Helping Michigander’s Littlest Eaters Bite into Good Food!
By: Abby Harper, Farm to School Specialist, MSU Center for Regional Food Systems
This is National CACFP week – a week to raise awareness of how federal funding helps bring healthy foods to adults and children in day care settings.
In 2016, over 100,000 Michigan children benefitted daily from receiving nutritious food through the Child and Adult Care Food Program (CACFP). That’s a big opportunity to get fresh, local food to some of the country’s most vulnerable children. What better way to support access to healthy food than serving local food to our littlest eaters through early childhood meal programs?
Earlier this month, leaders from Michigan and across the country met at the National CACFP Leadership Forum in Washington, D.C. to learn about changes to CACFP and opportunities to help young children start good lifelong food habits. The goal of the new CACFP meal patterns, which will go into effect October 2017, is to improve the quality and nutritional value of snacks and meals served to young children and adults in day care settings. Purchasing and serving local foods is one tool for meeting these requirements and enhancing program quality.
In the new meal patterns, local food sourcing is labeled as a best practice for meeting the nutrition requirements. In addition to being a best practice, sourcing local food can help providers meet the meal pattern changes. The new meal patterns place a greater emphasis on fruits and vegetables. Specifically, fruits and vegetables are now separate requirements rather than one combined requirement, and there is a limit on the amount of juice allowed each day.
Many programs may be introducing their children to new fruits and vegetables in order to meet this requirement. So, local sourcing can be a way to find an increased variety of fruits and vegetables that are unique to Michigan. Programs can use Farm to Early Care and Education (ECE) activities, such as food education and gardening, as creative ways to introduce children to these new foods in a variety of forms. Indeed, Farm to ECE has shown to increase children’s willingness to try new foods.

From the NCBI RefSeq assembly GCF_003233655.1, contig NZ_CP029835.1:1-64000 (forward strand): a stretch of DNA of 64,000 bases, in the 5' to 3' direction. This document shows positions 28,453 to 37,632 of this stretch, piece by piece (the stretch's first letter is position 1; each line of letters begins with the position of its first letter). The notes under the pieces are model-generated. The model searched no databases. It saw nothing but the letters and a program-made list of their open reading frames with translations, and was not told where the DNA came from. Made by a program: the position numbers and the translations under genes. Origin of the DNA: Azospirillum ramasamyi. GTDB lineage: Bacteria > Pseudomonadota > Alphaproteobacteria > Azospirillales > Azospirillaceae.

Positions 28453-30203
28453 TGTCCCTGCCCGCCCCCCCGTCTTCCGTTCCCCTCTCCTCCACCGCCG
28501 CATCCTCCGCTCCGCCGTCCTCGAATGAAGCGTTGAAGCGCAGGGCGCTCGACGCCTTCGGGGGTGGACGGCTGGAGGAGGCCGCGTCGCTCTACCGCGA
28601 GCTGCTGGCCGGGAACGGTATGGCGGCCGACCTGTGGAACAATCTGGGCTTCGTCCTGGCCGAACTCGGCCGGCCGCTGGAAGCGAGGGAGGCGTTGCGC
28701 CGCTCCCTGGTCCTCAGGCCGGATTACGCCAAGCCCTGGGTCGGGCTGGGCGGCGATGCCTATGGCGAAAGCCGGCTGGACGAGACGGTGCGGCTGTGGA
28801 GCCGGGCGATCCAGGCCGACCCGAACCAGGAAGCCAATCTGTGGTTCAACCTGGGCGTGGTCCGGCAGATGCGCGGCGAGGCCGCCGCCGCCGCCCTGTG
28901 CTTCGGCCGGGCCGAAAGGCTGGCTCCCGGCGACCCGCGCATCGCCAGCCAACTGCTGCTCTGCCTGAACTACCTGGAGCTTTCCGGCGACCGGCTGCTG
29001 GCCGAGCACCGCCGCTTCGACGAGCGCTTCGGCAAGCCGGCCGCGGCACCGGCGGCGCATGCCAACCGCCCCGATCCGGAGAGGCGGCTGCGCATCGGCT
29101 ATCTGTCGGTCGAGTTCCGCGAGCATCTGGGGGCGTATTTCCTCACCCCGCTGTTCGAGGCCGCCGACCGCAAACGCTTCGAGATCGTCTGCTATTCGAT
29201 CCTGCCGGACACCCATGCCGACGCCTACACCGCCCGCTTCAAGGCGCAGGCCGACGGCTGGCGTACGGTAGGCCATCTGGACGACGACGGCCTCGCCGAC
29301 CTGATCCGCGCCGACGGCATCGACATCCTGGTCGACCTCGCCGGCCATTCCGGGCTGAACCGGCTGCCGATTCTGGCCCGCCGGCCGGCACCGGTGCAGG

Reducing the amount of sugar that children are exposed to is another focus of the CACFP changes. The new pattern limits the amount of sugar in yogurt and no longer counts grain-based desserts toward the CACFP grain requirement. Both changes are opportunities to use naturally sweet and flavorful local fruits to add flavor and nutrition.
Early Childhood Programs across Michigan are leading the way in connecting their children with the benefits of local foods in a variety of ways. The Baxter Child Development Center in Grand Rapids and The Haven Good News Childcare in Battle Creek are purchasing from local food hubs. The Leelanau Children’s Center in Northport, Adventures Learning Center in Portage, and Farmington Community Schools Early Childhood Programs are purchasing direct from local farmers. Programs in Detroit like A&W Daycare and Jude Family Child Care are even producing some of their own food through on-site gardens, which double in providing opportunities for experiential education. These are a few examples of the many ways for Early Childhood Programs to find local food.
The MSU Center for Regional Food System’s Farm to Early Childhood Programs Guide provides detailed, step-by-step guidance and tools for early childhood programs interested in purchasing and serving more local foods in their meal programs.